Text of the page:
Carbon emissions and Carbon footprint research
The focus of our research is to help reduce carbon emissions by decarbonising our energy supply in order to help meet national GHG emissions targets. Renewable energy sources (biomass crops, anaerobic digestion, solar) can also make a significant contribution towards the renewable electricity and heat targets. However currently, there are uncertainties regarding the level of emissions and the impact of changes in farming practices on emissions from renewable energy crops and technologies. There are also concerns over conflicts between land used for fuel rather than food and the real GHG emissions associated with the production and use of crops to produce electricity and/or heat.
Our research examines and monitors GHG emissions at enterprise level to demonstrate the impact of the adoption of a renewable energy scheme. The work also determines the contribution of livestock, land, land use change, forestry, fertiliser and fossil fuels to the overall carbon footprint. This is enabling farmers and land managers to identify:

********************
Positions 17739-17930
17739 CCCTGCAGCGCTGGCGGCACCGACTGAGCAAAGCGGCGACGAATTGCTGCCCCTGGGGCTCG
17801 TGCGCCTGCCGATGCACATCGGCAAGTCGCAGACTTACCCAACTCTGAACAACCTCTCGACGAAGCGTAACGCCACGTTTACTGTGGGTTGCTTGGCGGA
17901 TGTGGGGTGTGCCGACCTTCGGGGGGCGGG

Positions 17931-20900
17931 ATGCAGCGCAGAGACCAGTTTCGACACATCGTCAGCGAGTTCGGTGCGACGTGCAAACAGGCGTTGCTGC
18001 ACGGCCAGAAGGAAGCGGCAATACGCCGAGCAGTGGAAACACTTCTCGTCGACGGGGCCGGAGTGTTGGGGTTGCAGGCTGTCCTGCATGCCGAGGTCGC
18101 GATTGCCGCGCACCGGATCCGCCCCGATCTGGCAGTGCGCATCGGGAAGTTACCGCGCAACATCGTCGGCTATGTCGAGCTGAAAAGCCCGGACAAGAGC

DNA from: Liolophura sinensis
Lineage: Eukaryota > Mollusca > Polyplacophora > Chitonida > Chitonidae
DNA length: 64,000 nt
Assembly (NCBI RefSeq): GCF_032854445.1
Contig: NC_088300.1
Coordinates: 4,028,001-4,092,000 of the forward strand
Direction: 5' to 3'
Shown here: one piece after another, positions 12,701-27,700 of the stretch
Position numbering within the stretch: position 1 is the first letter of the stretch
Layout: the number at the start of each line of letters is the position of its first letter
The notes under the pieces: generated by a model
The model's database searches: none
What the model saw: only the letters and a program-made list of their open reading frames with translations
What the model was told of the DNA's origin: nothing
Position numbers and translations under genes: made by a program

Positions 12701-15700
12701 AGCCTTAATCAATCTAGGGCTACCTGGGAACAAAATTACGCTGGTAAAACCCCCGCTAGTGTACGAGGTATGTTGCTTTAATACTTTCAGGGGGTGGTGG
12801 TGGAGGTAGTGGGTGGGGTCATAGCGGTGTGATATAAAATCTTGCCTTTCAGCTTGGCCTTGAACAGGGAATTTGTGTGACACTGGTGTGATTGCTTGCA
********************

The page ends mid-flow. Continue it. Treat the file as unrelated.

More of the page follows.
1. Knowledge gaps in enterprise farm scale carbon management and GHG emissions.
- Provide data for a land use management decision tool for GHG balance under biomass crops.
- Provide baseline figures of annual carbon emissions, efficiency of energy use on the site and lifetime contribution to carbon savings.
2. Evidence for ways that agriculture can contribute to carbon savings and the reduction of greenhouse gas emissions:
Carbon footprint calculations and life cycle analysis will reflect the monetary benefits by changing energy sources that will result in reducing GHG emissions and carbon intensity.
Carbon dioxide exchange as a measure of soil C dynamics
This research focuses on the impact of land cultivation (for eg energy crop, grassland etc) on carbon dioxide (CO2) exchange by monitoring fluxes of CO2 using an Eddy Covariance flux system. The output of this study is the provision of key data to be included in C footprint calculations to quantify how these practices contribute to the overall GHG budget of production farming systems.